There is a certain seamlessness in the overall experience that fingerprint readers just don't have
On an iPhone X, after you wake it (it often does so itself with the smart raise-to-wake feature), by the time you realise you can swipe up to unlock it, you are already securely in - and your notifications will magically show content snippets, if you set them to do so.
If you are really fast, the time needed to swipe up and unlock the device is sufficient for Face ID to securely scan you and let you in all in one go. After a while, you just stop thinking about it; the technology just fades into the background, and although it's still not perfect (most issues are to do with viewing angles) it works 90% of the time, and it's great.
Here's how Stratechery technology analyst Ben Thompson put it in an aptly named "Apple at its best" article:
"Face ID takes [biometric systems] a step further: while it takes a bit of time to change engrained habits, I'm already at the point where I simply pick up the phone and swipe up without much thought; authenticating in apps like 1Password is even more of a revelation - you don't have to actually do anything."
"In these instances the iPhone X is reaching the very pinnacle of computing: doing a necessary job, in this case security, better than humans can. The fact that this case is security is particularly noteworthy: It has long been taken as a matter of fact that there is an inescapable trade-off between security and ease-of-use; Touch ID made it far easier to have effective security for the vast majority of situations, and FaceID makes it invisible."
Face scanning is superior for various reasons, not least its ubiquity
Face scanners also have another advantage beyond seamlessness, ease of use, and security, and that's their intuitive implementation in devices other than the smartphone.
The first mass-market device to implement a secure log-in, face-scanning technology was Microsoft's Surface Pro 4 tablet-laptop hybrid, released back in 2015. It used what Microsoft calls Windows Hello and a near infrared (IR) camera to scan your face and securely log you in.
I have been using a Surface Book 2 as my personal laptop recently, and my experience has been further confirmation that not only face scanners will replace fingerprint readers, but it will be a change for the better.
The natural simplicity of using a face scanner is even more apparent on a laptop: You just lift the laptop's lid and find yourself on the desktop before you know it. It truly feels like magic.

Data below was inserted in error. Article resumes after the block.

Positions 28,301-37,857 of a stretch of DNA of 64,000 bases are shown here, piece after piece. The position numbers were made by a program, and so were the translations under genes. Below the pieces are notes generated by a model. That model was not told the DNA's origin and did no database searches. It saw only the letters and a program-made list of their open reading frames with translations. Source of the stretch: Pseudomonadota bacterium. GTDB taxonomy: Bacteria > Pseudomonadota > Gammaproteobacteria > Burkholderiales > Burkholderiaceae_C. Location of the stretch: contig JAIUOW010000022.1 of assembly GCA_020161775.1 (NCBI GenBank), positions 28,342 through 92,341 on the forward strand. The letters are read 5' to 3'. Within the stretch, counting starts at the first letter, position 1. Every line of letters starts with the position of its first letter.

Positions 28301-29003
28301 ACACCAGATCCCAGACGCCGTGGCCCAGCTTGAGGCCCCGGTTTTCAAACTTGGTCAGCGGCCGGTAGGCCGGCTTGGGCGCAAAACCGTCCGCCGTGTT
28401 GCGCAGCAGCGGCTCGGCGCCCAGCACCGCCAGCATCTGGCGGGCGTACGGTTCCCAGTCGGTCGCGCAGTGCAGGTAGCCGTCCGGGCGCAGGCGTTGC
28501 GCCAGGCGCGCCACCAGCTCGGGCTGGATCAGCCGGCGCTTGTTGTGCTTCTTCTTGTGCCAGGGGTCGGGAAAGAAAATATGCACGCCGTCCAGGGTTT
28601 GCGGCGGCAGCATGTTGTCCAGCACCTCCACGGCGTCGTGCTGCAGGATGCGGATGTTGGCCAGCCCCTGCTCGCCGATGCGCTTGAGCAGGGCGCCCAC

The most recent MacBook Pros have a fingerprint reader, but that still requires you to actively reach out for the designated area on the keyboard, tap, and unlock the device. It's not annoying by any means, but face scanning is still a noticeable step ahead.
To be clear, Windows Hello also supports fingerprint scanners, but the vast majority of Microsoft's partners are using IR cameras inside their laptops. These include big names like Dell, HP, Lenovo, Samsung, Asus, and more.
Apple wanted to launch Face ID on the iPhone first, which makes sense, but it seems like it will only be a matter of time before the TrueDepth camera makes its way to MacBooks - and, more importantly, iPads.
Face scanners make sense on all devices: Phones, tablets, 2-in-1 hybrids, laptops, all-in-one desktops...
In the mid-to-long term, there might be a good chance that iPad Pros will slowly replace and take over the role of the MacBook Air, with mainstream consumers choosing the versatility of a touchscreen-enabled device with a more advanced operating system (namely one that supports the App Store's immense catalogue) over legacy systems like macOS on MacBooks.
And iPad Pros have repeatedly been rumoured to be next in line for Apple's redesign treatment: Like the iPhone X, newer iPads will cut down on the bezels as much as possible, and in doing so they will replace the home button with a Face ID-enabling camera.
Secure face recognition-capable cameras are incredibly hard to make, however, so there's a good chance we will see one or two years of transition before face scanners become a commodity.
Samsung and OnePlus, to name two of Android's most influential manufacturers that already have face scanning technologies in place, still lack completely reliable solutions that allow them to ditch fingerprint scanners entirely, but they will get there.
And for the industry as a whole, it is most likely just a matter of time; with Apple's push from the mobile side and Microsoft's (alongside its many partners) from the desktop and laptop one, the path is clear for where things are going.